‘For whoever keeps the whole law but fails in one point has become accountable for all of it. For he who said, "Do not commit adultery," also said, "Do not murder." If you do not commit adultery but do murder, you have become a transgressor of the law.’ (James 2:10-11)
Mormons subscribe to the popular but erroneous idea that our good deeds count while our bad deeds need to be sorted out. It is clear from James that God doesn’t look at it that way. It is not which laws or how many laws you break; if you break one law then you are a lawbreaker and that disqualifies you. It is not what you do but what you are that God looks at. It is not a question of keeping seven commandments out of ten but of being a lawbreaker.
Coming short of the glory of God is not disappointing, it is devastating! Paul describes the futility of our efforts to merit anything from God:
“I do not understand my own actions. For I do not do what I want, but I do the very thing I hate. Now if I do what I do not want, I agree with the law, that it is good.
So now it is no longer I who do it, but sin that dwells within me.
For I know that nothing good dwells in me, that is, in my flesh. For I have the desire to do what is right, but not the ability to carry it out.
For I do not do the good I want, but the evil I do not want is what I keep on doing.
Now if I do what I do not want, it is no longer I who do it, but sin that dwells within me.
So I find it to be a law that when I want to do right, evil lies close at hand.
For I delight in the law of God, in my inner being, but I see in my members another law waging war against the law of my mind and making me captive to the law of sin that dwells in my members.
Wretched man that I am! Who will deliver me from this body of death?” (Rom.7:15-24)
Note he writes that he “delights in the law of God in [his] inner being” but finds himself incapable of obeying it. Have you noticed that even among unbelievers most people mean well and often do well? People have consciences and act on them. Paul writes about the uncircumcised, those who don’t have the law, who still keep the law to some degree anyway. (Ro.2:26)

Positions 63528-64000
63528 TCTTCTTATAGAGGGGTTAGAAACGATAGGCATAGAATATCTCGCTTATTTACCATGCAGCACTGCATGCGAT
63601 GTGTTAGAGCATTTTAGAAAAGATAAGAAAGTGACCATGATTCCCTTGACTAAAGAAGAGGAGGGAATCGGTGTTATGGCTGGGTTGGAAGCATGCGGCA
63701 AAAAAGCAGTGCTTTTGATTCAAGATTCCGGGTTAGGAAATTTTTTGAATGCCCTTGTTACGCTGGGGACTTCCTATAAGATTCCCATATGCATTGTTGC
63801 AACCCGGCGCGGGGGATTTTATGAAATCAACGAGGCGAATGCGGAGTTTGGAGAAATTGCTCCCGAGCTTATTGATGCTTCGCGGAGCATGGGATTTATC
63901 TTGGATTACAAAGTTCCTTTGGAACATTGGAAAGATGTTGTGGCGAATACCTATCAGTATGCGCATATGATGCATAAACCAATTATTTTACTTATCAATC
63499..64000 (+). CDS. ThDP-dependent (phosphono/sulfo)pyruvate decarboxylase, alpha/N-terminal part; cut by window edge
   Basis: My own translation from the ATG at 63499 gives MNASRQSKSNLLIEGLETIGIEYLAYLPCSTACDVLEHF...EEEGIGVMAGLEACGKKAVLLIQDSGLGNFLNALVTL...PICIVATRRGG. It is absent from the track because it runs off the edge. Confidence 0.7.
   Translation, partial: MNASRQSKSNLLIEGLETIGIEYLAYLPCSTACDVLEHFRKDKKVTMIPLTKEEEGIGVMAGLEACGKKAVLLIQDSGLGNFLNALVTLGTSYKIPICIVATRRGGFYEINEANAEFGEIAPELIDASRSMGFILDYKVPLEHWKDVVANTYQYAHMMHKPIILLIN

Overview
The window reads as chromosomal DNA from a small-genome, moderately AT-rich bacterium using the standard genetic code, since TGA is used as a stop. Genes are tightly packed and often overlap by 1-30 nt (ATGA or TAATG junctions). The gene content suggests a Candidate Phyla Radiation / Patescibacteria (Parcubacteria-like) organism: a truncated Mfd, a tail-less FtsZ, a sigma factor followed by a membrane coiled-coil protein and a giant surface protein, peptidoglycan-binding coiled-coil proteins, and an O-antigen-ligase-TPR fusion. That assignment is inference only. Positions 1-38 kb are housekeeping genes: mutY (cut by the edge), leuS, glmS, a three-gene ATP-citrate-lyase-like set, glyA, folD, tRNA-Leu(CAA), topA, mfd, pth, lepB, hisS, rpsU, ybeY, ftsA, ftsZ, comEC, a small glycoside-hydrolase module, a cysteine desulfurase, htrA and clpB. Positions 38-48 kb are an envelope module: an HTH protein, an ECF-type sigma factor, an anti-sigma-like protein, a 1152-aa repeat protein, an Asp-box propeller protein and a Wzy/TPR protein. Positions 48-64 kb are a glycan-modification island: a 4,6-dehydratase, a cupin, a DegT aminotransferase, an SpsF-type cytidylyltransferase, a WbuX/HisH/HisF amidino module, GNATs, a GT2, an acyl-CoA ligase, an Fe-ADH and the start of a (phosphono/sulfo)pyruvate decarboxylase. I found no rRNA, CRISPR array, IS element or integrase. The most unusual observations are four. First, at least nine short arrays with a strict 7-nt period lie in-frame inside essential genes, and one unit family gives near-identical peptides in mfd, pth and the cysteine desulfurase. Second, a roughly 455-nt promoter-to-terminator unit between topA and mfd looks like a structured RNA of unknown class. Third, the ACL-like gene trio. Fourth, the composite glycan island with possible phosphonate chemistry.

People care about things like the environment, their neighbour, justice and charity. They engage with issues through politics, local action groups, etc. and sacrifice themselves for the greater good. Paul declares it rare that someone would die for a good person (Ro.5:7) but recognises that, even so, someone might. In all this people are driven by a higher calling to live well. They seek to know the best way to live. Because of this Mormons produce this equation that includes the good that men do but…
Paul describes each of us when he explains, “If I do what I do not want, it is no longer I who do it, but sin dwelling in me”. With the best of intentions and after many works of sacrifice Paul is troubled that he cannot keep the royal law (James 2:8, cf v10) He is not excusing sin but explaining its hold on the sinner, the lawbreaker. Like Paul, we have the best of intentions and are certainly capable of doing individual good acts but, as James points out and as Paul affirms, we cannot do the good that we want and that God requires.
This is why “a righteousness from God [must] be revealed” (Ro.3:22) because we have none of our own. Paul, in another letter, observed:
“For if a law had been given that could give life, then righteousness would indeed be by the law” (Gal.3:21)
God’s solution to this problem is not more rules but a Saviour.
Next: Isn’t Paul contradicting James?
Then: But faith without works is dead; isn’t it?